Work/Life – 21 / 57 观点
Welcome to the latest edition of our international employment news update.
Australian airline Qantas has announced that all of its employees must be vaccinated against Covid-19 by March 2022, with frontline employees, such as pilots, vaccinated by mid-November 2021. Those staff with a medical reason for not getting the vaccine will be given an exemption. Qantas' CEO, Alan Joyce, hopes that this will 'guard against the disruptions that can be caused by just one positive Covid-case'.
According to the jobs site Indeed, the share of US job vacancies that require the Covid-19 vaccine is up 34% in the first week of August 2021 compared to July. The sectors with the quickest growth in vaccine requirements are software development, education, sales and marketing.
The US Equal Employment Opportunity Commission (EEOC) has announced that employers must make reasonable adjustments for staff who refuse vaccination for medical reasons or because of 'sincerely held religious beliefs'. When investigating whether a worker has 'sincerely held religious beliefs', employers must be wary of invading employees' privacy or harassing them. They should also be mindful that religious beliefs can change over time.
Scotland's government has pledged £10 million for companies trialling four-day weeks following changes to working life caused by the pandemic. They have been encouraged to expand the trial following a report produced by the think tank IPPR Scotland which revealed that (unsurprisingly) 80% of people think they would prefer a shorter working week if their pay was protected. 65% of those surveyed also believed that it would be a positive move for productivity. UK trades unions are longstanding advocated of a four-day week.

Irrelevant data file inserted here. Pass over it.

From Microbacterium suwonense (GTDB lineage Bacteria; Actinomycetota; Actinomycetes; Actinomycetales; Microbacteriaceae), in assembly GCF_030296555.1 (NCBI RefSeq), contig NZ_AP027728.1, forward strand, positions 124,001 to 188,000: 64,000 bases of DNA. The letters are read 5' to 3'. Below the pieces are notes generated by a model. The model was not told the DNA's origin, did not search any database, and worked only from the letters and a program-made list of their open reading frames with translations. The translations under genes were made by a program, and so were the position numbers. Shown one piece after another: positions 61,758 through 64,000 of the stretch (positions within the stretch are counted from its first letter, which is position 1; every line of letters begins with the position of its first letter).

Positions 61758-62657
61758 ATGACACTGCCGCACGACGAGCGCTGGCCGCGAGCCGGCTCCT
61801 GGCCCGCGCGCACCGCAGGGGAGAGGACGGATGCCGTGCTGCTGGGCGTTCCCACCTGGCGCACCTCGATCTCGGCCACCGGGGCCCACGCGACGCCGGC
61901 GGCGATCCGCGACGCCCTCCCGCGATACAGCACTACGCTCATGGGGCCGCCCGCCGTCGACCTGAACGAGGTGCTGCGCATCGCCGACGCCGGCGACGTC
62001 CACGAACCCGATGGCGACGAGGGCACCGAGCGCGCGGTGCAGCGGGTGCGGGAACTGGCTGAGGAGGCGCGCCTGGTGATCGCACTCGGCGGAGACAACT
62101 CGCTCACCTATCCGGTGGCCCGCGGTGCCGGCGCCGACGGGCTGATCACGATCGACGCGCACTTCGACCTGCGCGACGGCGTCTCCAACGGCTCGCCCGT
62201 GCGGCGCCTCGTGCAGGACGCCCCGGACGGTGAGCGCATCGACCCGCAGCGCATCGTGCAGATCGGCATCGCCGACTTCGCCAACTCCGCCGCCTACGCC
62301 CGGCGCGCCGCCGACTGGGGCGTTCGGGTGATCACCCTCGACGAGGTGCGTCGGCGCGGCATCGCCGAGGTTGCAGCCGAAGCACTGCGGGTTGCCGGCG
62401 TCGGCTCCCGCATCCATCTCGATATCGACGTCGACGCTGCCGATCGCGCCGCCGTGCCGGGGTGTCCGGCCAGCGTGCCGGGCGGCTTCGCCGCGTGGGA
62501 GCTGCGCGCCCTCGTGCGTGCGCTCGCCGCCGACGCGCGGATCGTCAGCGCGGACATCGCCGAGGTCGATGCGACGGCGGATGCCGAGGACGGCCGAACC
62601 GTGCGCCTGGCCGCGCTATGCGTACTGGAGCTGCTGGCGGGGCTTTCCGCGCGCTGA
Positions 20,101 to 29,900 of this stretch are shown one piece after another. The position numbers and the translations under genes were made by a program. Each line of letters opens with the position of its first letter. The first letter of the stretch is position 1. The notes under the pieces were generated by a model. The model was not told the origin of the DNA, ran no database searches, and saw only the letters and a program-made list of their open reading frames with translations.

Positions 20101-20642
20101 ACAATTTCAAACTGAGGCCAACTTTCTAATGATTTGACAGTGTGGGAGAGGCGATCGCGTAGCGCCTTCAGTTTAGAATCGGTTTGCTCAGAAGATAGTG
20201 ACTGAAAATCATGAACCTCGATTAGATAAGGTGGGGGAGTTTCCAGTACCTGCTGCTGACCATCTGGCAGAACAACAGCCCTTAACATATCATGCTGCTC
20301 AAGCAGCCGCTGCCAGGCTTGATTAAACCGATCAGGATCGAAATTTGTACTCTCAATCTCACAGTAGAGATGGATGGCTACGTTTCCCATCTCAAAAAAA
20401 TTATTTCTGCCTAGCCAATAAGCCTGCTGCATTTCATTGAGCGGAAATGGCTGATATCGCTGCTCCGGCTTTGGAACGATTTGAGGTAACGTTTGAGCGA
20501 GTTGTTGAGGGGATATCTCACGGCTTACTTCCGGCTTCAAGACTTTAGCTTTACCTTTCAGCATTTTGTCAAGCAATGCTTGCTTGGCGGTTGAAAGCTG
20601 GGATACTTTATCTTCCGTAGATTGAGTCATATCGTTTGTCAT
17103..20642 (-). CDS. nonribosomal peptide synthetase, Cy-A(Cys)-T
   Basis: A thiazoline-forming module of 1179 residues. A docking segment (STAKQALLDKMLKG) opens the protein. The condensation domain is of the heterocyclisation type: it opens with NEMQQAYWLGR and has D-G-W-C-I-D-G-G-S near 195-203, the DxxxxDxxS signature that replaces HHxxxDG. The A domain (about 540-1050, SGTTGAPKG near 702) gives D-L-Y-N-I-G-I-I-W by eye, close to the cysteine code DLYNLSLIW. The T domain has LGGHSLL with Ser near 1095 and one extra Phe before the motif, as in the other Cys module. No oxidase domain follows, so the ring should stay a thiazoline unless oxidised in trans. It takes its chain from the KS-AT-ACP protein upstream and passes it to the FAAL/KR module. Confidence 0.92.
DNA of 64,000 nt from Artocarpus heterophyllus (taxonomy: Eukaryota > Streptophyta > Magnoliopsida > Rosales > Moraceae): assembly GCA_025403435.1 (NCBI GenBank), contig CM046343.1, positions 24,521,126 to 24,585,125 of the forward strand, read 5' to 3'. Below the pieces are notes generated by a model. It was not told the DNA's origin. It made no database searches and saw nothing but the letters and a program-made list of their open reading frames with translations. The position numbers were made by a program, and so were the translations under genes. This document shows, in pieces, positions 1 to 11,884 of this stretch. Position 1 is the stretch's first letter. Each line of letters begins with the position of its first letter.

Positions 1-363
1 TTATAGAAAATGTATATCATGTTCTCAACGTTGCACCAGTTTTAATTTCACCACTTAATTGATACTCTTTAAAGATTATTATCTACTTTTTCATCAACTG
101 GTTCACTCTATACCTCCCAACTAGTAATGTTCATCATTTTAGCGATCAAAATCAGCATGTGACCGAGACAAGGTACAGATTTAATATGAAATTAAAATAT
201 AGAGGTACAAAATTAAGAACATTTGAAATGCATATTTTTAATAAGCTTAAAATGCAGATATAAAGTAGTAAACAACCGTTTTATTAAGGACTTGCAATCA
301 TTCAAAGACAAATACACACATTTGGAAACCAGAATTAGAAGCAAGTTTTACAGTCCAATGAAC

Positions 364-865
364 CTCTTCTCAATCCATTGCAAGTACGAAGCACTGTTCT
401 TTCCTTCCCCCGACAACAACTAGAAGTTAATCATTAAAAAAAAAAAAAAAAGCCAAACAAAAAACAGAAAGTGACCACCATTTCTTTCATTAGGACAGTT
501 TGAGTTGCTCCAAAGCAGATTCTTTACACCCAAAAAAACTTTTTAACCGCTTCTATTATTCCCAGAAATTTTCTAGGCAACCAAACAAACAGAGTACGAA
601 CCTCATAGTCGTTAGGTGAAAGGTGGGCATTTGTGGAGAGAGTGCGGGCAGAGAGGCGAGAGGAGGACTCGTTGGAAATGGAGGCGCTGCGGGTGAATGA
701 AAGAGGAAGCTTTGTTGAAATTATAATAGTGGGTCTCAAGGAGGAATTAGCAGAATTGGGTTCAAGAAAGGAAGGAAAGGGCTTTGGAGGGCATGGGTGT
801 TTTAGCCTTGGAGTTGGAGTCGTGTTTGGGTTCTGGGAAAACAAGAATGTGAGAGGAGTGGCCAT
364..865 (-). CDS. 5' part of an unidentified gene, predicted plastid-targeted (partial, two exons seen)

Information on a company's environmental impact must now be accessible to the social and economic committee of companies (CSE) in a database, as the CSE must be consulted on the subject. To aid this, employee representatives will be able to take a training course of up to 5 days on the issues.
If the CSE appoints an expert chartered accountant to assist, the accountant will have to consider the environmental impact of the company in their report.
According to Detlef Scheele, chairperson of the Federal Employment Agency (BA), Germany will need to attract hundreds of thousands of immigrants in the coming years to compensate for a considerable shortage of skilled workers in several industries, including healthcare and construction. The Skilled Immigration Act, which came into force in March 2020, was designed to accelerate working permit applications for foreigners looking to enter the German labour market but it has not been effective so far. Politicians have criticised it and the wider German immigration system for not being competitive enough to attract global talent.
CBI, the UK's largest employers' group, has warned that worker supply problems affecting numerous UK industries such as construction, retail and hospitality, could last for up to two years. The CBI blamed shortages on Brexit and the pandemic which have limited numbers of EU workers. Officials have told companies they should employ British workers rather than hoping for rule changes which will temporarily allow in EU workers who have filled these positions previously. The CBI has warned that this will not solve the issues and called for the government to address the UK's short-term economic needs.
Analysis by the consultancy firm Georgeson reveals that the 2021 AGM season saw investors in Europe's seven biggest markets increase their hostility towards directors' pay and the re-election of the same directors. The report shows that votes where more than 10% of votes cast were dissenting has increased 37% year-on-year across the UK, Germany, Spain, France, Italy, Switzerland and the Netherlands. This is an 18% increase on 2020's AGM season.